We talk a lot about diabetes technology here in the abstract — but there’s no substitute for the real-world testimonials of the people living with this stuff attached to their bodies 24/7.
Today our friend and fellow type 1 diabetes writer Dan Fleshler shares his very personal sentiments on wearing a CGM (continuous glucose monitor).
If I had used a continuous glucose monitor in June 1986, I wouldn’t have muffed easy grounders because of low blood sugar in a fiercely competitive softball game. And I (probably) wouldn’t have snapped at my team mates when they complained, and they wouldn’t have been furious at me and I wouldn’t have been in a bad, self-deprecating mood for days.
I think about that embarrassing episode (trust me, I was a damn good shortstop when my brain had enough glucose), along with many others in my extensive hypoglycemia chronicles when I read or hear PWDs asking whether they should try a CGM.
When marketers of CGMs, medical researchers and PWDs tout the device’s benefits, they understandably focus on its ability to warn about severe lows and highs and generally enhance diabetes management. Those are the main reasons why it is outrageous and unforgiveable that, as of now, Medicare won’t cover CGMs. But another benefit deserves more attention: I’ve used a CGM (Dexcom G4) for about seven months, and it has made me a little happier, able to step through life a bit more easily. That’s because the gizmo beeps and alerts me in time to prevent mild hypos, the kind that reduce my ability to function at my best and also cause the kind of crankiness, anxiety, and dim-witted lethargy that used to screw up my work and play.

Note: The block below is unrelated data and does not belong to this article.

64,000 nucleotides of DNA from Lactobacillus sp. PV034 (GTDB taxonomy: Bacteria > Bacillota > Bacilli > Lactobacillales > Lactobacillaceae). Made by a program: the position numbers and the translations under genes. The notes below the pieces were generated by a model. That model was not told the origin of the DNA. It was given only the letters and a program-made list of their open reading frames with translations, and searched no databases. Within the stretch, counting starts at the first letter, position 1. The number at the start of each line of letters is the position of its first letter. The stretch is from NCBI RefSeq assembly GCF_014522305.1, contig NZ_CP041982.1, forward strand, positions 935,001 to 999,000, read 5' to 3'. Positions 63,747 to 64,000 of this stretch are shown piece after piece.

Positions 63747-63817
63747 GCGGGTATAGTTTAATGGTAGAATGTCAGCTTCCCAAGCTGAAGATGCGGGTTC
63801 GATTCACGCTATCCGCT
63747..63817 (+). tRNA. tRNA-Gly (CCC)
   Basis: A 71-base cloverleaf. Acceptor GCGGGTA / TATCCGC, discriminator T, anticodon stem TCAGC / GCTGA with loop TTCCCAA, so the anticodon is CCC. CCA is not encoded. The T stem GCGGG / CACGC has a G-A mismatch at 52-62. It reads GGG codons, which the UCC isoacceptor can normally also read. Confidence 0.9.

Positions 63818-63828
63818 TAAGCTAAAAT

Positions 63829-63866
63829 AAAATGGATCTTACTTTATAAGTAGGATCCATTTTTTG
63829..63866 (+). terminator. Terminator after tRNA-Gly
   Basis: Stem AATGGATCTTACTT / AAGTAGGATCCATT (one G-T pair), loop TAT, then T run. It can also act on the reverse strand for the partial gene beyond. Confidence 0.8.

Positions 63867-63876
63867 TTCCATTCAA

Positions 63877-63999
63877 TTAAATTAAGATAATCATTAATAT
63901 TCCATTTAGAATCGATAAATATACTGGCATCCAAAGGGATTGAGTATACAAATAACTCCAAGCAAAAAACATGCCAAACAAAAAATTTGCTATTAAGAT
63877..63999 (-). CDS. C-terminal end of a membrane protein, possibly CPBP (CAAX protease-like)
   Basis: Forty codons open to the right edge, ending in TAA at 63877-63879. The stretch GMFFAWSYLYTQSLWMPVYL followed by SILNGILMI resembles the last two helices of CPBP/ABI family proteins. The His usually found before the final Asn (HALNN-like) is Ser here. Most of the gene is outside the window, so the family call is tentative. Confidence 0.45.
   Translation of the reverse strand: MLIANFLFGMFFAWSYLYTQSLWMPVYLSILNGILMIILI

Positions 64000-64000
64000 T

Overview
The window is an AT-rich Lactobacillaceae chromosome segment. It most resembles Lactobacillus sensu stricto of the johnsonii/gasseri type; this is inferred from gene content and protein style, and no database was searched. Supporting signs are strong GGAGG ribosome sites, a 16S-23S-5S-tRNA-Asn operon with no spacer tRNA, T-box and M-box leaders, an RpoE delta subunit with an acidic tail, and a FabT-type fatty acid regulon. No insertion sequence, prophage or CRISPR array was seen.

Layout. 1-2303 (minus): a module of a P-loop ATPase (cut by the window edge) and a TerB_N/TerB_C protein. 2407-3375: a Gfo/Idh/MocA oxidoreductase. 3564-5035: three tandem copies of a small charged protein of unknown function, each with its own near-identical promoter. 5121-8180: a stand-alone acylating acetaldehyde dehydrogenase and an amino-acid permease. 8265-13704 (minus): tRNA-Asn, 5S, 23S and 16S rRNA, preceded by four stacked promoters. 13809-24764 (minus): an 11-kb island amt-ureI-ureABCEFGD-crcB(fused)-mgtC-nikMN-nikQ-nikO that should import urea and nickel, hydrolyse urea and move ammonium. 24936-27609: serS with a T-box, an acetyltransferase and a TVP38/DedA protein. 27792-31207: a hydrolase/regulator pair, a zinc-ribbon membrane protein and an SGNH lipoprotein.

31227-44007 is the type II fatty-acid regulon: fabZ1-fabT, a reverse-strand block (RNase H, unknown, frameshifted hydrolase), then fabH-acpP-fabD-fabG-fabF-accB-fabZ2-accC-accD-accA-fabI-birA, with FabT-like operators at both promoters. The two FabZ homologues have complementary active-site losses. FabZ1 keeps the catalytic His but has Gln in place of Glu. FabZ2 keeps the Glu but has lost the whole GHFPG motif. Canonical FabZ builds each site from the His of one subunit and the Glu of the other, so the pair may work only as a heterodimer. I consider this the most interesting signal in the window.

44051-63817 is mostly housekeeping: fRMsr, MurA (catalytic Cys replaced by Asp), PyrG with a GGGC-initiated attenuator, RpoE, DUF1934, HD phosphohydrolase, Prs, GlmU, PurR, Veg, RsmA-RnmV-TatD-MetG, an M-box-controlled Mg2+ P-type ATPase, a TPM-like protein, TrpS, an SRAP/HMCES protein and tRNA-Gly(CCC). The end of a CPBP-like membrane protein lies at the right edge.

I can recall too many times since the Kennedy Administration when mild hypos prompted behavior and moods I’ve regretted, and there are probably hundreds of incidents that I can’t remember. It’s difficult, of course, to identify the line where one’s personality ends and where the antics or temporary mood disorders caused by low blood sugar begin. And it’s impossible to know precisely how often a CGM would have prevented those antics and disorders.
But I’m fairly certain that if I’d had one of those monitors and it had signaled that I needed to pop candy in my mouth before that game in 1986, I wouldn’t have looked like a slow motion circus clown with a baseball glove. If I’d used a CGM, I’m pretty sure I wouldn’t have alienated a good friend when, because of low blood sugar, I growled at him with too much fervor for not visiting after my daughter was born. During a business meeting with executives at Continental Tire, I wouldn’t have called their company “Firestone” twice. I wouldn’t have told my daughter that I didn’t feel well, I was too tired to help her, when she asked for advice about her algebra homework, and subsequently wouldn’t have needed to apologize to her.